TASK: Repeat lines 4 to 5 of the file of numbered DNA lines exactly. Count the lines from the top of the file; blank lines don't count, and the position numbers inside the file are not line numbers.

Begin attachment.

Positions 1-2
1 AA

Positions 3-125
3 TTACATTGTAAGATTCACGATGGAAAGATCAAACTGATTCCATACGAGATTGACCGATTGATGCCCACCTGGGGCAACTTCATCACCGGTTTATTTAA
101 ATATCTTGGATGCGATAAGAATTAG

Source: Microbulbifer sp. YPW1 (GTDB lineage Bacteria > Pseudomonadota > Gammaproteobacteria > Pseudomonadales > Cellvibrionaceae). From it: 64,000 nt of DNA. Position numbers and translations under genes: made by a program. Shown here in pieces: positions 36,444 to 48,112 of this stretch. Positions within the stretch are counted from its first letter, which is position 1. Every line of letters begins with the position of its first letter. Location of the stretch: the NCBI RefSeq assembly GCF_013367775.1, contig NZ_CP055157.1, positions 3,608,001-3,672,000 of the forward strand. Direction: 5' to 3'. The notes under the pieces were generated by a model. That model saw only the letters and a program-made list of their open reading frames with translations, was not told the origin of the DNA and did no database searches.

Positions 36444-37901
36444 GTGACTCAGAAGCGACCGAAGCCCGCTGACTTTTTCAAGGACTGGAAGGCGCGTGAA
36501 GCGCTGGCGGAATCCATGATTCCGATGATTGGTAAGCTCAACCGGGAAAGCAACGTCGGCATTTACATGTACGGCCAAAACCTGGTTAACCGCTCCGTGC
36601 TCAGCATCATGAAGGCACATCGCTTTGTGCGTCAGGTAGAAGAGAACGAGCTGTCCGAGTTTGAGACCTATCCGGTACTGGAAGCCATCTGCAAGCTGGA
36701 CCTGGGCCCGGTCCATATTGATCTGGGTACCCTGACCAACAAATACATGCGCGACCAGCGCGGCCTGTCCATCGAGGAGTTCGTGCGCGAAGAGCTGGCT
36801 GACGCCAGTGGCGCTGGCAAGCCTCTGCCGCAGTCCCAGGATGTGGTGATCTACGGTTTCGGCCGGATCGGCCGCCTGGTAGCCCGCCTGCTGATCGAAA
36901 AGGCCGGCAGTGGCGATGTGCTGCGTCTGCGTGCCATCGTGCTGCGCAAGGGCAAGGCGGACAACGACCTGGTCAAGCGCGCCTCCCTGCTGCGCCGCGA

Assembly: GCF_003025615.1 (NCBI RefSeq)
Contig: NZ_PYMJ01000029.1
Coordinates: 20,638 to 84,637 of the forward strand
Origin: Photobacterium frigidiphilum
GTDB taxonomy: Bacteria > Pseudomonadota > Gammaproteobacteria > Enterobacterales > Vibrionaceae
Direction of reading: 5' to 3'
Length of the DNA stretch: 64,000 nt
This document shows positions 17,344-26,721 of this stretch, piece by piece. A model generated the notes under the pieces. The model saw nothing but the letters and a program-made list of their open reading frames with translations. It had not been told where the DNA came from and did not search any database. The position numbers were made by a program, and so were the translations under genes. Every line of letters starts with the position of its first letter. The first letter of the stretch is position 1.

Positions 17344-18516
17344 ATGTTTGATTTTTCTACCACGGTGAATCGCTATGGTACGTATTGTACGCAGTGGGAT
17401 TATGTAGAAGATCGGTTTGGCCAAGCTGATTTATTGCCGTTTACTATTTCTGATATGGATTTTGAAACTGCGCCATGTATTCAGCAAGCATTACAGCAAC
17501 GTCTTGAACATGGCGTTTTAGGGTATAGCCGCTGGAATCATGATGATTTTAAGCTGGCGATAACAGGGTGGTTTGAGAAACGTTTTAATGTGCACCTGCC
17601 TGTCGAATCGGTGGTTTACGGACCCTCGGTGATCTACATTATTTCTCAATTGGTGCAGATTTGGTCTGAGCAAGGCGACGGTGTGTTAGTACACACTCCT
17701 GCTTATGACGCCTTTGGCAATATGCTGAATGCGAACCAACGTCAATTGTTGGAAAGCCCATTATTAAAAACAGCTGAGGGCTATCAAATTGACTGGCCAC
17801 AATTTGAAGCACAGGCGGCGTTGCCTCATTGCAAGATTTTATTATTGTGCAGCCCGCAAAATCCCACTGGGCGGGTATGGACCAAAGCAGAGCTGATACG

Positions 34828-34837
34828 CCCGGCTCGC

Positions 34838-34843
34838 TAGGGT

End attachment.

3 TTACATTGTAAGATTCACGATGGAAAGATCAAACTGATTCCATACGAGATTGACCGATTGATGCCCACCTGGGGCAACTTCATCACCGGTTTATTTAA
101 ATATCTTGGATGCGATAAGAATTAG